PETALING JAYA: Government officials have been urged not to waste time and resources carrying out sanitisation of buildings and public areas. A health think-tank says scientific data show that cases of Covid-19 infections from surfaces are extremely rare.
“Studies show that contaminated surfaces do not contribute substantially to new infections,” said Azrul Mohd Khalib, chief executive of the Galen Centre for Health and Social Policy.
“There is no need to carry out indoor or outdoor sanitisation,” he said, adding that it is also costly and time-consuming, with very little to show for it.
These resources should go into focusing on wearing masks, and providing guidelines on how to improve ventilation. “Singapore has recently done this,” he added.
He said transmission through the air via aerosols was a far more important factor. It would be better to improve indoor ventilation and air circulation or instal air purifiers rather than clean and disinfect surfaces.
Large-scale disinfections were announced recently by housing minister Zuraida Kamaruddin who said the effort would focus on Selangor which has continued to record the highest number of new daily Covid-19 cases.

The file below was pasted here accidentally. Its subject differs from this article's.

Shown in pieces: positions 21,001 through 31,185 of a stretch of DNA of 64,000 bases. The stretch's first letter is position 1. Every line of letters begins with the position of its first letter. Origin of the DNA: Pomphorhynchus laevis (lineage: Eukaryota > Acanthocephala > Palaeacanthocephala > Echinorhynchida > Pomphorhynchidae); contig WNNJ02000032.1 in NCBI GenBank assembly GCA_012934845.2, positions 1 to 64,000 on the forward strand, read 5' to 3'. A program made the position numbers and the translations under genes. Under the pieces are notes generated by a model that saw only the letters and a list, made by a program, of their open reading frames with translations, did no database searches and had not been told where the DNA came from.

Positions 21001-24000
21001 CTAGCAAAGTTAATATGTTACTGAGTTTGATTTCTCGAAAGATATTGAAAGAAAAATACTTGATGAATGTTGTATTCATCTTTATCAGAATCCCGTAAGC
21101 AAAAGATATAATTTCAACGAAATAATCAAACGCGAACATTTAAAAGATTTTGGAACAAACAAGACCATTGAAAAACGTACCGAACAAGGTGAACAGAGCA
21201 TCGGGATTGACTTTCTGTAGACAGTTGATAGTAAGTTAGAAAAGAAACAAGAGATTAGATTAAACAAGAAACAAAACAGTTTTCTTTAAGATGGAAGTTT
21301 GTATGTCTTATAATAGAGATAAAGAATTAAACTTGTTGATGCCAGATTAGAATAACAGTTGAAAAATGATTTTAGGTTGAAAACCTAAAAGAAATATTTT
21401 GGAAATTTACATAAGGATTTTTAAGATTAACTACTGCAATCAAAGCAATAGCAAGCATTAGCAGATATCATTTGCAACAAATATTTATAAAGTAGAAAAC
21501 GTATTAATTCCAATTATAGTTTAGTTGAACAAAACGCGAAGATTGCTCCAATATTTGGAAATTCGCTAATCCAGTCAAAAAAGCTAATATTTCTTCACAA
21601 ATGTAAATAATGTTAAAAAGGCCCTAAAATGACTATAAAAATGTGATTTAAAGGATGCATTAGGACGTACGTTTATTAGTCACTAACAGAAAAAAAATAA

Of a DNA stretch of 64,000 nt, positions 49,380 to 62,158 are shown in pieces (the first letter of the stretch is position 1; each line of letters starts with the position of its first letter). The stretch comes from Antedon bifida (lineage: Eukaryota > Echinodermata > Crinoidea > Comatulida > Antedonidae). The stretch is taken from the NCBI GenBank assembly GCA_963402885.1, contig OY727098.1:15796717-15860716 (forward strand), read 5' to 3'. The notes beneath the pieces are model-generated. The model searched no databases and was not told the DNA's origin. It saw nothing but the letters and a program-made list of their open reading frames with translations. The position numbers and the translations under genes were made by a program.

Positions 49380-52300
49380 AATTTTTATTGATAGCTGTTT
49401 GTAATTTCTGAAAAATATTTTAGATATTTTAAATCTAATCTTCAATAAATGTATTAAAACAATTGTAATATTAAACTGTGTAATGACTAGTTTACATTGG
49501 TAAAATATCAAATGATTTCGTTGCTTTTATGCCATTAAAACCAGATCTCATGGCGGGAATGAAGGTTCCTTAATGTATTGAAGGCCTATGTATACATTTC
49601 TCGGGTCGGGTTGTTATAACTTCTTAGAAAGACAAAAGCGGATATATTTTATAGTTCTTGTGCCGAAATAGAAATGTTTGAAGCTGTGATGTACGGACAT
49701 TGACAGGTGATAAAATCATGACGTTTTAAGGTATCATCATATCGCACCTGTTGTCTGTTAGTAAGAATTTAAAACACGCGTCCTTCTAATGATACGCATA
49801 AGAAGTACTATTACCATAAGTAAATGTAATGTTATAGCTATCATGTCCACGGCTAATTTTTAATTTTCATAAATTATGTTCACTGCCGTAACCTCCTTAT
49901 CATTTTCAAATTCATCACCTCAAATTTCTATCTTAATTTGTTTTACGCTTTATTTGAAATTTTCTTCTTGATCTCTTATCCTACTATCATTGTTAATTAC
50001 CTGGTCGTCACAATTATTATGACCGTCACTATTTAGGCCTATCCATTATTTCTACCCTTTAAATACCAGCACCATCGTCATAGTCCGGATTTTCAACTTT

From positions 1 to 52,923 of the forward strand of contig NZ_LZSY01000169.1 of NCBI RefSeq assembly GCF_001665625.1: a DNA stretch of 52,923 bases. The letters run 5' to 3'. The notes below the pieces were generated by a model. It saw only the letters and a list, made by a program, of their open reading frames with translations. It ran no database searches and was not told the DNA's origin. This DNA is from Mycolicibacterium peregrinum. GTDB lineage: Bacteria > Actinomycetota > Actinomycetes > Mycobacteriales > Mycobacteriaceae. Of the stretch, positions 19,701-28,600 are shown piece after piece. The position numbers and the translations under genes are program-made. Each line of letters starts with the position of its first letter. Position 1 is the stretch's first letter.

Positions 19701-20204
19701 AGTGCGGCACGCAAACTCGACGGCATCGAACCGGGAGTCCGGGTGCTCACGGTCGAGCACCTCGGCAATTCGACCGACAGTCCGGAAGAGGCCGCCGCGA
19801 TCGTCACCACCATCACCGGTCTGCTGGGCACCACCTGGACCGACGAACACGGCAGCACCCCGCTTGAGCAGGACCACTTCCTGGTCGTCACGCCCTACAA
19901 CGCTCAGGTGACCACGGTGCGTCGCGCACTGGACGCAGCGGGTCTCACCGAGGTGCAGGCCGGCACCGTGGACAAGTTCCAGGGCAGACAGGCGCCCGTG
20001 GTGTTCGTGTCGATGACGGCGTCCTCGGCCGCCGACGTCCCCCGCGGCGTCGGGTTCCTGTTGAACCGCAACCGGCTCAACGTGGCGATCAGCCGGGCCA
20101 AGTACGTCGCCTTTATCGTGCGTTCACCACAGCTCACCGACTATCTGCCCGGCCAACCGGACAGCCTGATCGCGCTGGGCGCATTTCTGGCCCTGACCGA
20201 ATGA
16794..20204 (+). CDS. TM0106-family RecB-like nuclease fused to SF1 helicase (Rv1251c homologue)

She said 25,252 sanitisation operations have been implemented at 156 zones since March last year.
Azrul said while cleanliness and hygiene remain crucial but “an exaggerated risk of transmission of Covid-19 by inanimate surfaces or objects still remains.
The US Centers for Disease Control and Prevention said last month that it had changed its views and now held that surface transmission was a less significant mode of transmission than person-to-person transmission.
Last year, early in the pandemic, popular sentiment believed that surface transmission of Covid-19 was one of the primary vectors of transmission.
Azrul said studies had shown that it is hard to even culture the SARS-CoV2 virus from contaminated surfaces in hospitals, much less transmit the infection to a human being.
Former health deputy minister Dr Lee Boon Chye urged Putrajaya to deploy additional manpower at vaccination centres instead; more manpower was needed for contact tracing, vaccination registration and crowd control.
“The government should not waste manpower and resources on unnecessary work,” he added.
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